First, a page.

BBC in turmoil as TV chief quits

Danny Cohen, director of BBC television and the brightest spark in its upper echelons, has shocked the Corp by deciding to quit, saying he needed ‘new challenges’. Cohen, 41, was widely expected to succeed Tony Hall as D-G.

A fervent loyalist to the BBC cause, he blotted his record by rallying stars to support the Corp against Government attacks. He will depart next month, leaving the BBC much weakened at the top.

 

danny cohen

Last week, the BBC’s high-profile economics editor Robert Peston quit to join ITV.

 

 

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  • Another Oxbridge tosser who was fast tracked by the BBC because he was in that coterie of a privileged inner circle at the BBC (think Alan Yentob) and who has no idea of what the the world is like outside the “Hampstead bubble”. For this he was paid £327K a year and tried to act as the “rah rah” girl when the BBC came under closer political scrutiny.
    He is also the loony who got rid of Clarkson and Top Gear, costing the BBC millions in future revenue from foreign sales simply because Clarkson wouldn’t toe the party PC line.
    Yes what Clarkson did was a disciplinary offence but sacking him?……….although Cohen has history with Clarkson and tried to get him sacked over the so called “slope” incident.
    As far as I am concerned, Cohen is one less leech the public will have to pay for.

    • I agree that with the firing of Clarkson Cohen let the BBC shoot itself not just in the foot but in more painful areas. I expected Tony Hall to have a lot more expertise in dealing with stars and star egos and smoothing out the difficulties they can cause, especially one who made it so many millions. It seems not.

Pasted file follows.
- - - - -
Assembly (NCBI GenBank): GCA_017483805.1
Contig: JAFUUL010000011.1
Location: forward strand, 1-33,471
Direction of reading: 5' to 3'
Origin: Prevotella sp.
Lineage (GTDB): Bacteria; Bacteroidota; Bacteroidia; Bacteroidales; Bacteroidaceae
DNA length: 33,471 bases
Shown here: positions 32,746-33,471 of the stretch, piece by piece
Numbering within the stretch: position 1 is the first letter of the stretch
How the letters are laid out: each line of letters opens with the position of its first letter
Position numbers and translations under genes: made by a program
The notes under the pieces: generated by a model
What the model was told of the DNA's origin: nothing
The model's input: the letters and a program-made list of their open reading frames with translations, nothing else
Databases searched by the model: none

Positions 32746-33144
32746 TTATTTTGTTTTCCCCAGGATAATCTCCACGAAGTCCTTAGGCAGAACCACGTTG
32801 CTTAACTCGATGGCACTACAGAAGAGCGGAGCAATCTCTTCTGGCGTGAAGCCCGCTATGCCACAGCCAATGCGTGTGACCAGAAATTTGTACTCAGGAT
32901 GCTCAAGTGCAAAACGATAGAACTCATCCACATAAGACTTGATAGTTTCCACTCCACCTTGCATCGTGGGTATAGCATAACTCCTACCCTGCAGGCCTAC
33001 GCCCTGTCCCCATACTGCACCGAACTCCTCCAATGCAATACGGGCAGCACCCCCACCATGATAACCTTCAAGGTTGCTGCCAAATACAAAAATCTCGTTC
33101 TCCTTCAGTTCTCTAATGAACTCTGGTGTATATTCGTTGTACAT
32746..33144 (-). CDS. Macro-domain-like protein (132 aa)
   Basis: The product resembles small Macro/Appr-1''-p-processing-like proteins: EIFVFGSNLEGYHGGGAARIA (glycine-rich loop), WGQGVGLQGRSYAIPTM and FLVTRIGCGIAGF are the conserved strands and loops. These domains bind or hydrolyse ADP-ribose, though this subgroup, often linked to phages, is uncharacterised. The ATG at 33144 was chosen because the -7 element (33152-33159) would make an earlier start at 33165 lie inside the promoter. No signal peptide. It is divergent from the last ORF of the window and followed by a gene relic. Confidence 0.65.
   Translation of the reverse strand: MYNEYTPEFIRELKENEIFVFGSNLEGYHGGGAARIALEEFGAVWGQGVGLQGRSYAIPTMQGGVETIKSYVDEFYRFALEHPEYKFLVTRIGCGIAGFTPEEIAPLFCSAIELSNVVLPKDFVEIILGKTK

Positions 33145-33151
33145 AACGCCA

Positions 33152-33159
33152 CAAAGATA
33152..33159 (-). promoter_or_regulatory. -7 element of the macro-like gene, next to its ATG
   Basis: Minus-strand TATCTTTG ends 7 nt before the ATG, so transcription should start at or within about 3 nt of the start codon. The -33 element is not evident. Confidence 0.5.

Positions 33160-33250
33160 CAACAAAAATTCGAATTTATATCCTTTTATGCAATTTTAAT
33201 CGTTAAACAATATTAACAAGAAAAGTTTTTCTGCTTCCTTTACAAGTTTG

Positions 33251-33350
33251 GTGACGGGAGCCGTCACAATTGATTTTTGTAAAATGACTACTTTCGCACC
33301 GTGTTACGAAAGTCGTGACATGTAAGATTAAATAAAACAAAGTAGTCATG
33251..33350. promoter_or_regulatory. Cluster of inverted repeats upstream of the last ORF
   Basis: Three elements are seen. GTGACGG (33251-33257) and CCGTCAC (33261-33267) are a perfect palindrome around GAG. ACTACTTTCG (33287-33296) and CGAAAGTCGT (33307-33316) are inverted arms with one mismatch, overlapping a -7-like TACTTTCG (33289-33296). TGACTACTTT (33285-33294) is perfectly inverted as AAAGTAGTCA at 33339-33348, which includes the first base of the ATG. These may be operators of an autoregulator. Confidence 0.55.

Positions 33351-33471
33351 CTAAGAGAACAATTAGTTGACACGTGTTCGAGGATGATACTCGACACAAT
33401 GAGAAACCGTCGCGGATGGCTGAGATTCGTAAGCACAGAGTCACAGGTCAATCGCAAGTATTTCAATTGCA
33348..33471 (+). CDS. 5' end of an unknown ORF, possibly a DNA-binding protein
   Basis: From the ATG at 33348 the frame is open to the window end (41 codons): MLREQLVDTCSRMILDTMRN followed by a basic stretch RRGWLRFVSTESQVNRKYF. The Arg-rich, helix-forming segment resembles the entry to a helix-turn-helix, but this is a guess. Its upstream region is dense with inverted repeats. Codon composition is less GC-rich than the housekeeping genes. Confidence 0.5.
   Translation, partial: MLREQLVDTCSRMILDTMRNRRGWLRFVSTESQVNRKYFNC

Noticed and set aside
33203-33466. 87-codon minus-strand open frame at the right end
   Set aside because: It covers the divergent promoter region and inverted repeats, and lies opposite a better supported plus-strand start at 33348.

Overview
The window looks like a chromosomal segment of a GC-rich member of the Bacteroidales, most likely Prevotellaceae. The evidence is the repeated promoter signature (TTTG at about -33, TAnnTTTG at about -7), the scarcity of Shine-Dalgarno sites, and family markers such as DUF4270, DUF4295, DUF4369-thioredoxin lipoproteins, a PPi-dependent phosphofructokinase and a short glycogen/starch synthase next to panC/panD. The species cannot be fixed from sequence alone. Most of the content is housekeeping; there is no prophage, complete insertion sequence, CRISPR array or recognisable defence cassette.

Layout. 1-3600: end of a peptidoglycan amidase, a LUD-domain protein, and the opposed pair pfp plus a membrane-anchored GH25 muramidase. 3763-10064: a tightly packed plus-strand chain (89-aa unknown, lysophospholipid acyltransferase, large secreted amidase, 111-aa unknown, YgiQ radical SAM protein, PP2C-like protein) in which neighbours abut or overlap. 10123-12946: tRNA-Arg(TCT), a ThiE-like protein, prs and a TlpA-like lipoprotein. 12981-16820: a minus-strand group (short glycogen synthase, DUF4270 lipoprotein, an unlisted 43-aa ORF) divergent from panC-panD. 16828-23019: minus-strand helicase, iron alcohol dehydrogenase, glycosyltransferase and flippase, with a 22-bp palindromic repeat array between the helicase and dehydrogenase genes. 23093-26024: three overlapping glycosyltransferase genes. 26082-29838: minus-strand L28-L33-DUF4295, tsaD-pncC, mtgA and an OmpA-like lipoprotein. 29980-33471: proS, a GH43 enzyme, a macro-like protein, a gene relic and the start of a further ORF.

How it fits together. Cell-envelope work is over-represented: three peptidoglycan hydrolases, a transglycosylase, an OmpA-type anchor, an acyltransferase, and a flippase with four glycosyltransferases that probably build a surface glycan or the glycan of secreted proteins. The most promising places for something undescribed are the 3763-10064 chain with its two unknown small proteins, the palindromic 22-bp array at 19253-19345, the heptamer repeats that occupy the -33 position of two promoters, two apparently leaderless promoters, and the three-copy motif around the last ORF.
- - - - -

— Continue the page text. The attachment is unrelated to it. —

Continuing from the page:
• Clarkson physically assaulted a producer whilst on BBC business. Such behaviour is unacceptable in any professional context (admittedly, there may be a *very* limited number of “self-defence”, “health & safety”, or “necessity” exceptions — such as an off-stage performer using the absolute minimum force necessary to get past an obstructive steward who had not been briefed on the presence of said off-stage performer — but none of these applied in the case of Clarkson). Having a “star ego” is no excuse, and the BBC acted properly in terminating Clarkson’s contract.

        In fact, it is one of the few things the BBC has got right in the last few years; for the most part, it seems to have accelerated its already rapid deterioration into a dumbed-down, highly biased propaganda outlet, one which is all the more dangerous and insidious by dint of its illusion of “impartiality”, one which fools all too many otherwise intelligent people (for an intelligent explanation, I recommend

        https://markdoran.wordpress.com/2015/05/17/bbc-trussed/

        ).

        As for the BBC’s current attempts to rally support for its cause, they are, to speak frankly, embarrassing (on the rare occasion that I still listen to Radio 3, the constant self-advertising is unendurable, especially on programmes which are supposed to be about the *music* — the worst case is “In Tune”, where the presenter seems to be more interested in talking about BBC initiatives than actually letting us hear live music: a recent-ish episode with Benedetti and Grunyuk was the most egregious in that regard, in which the presenter kept going on about that unbearably myopic initiative “Ten Pieces” with Benedetti, whilst Grunyuk just seemed to be sitting awkwardly in the background, probably wondering when he would get to actually play anything).

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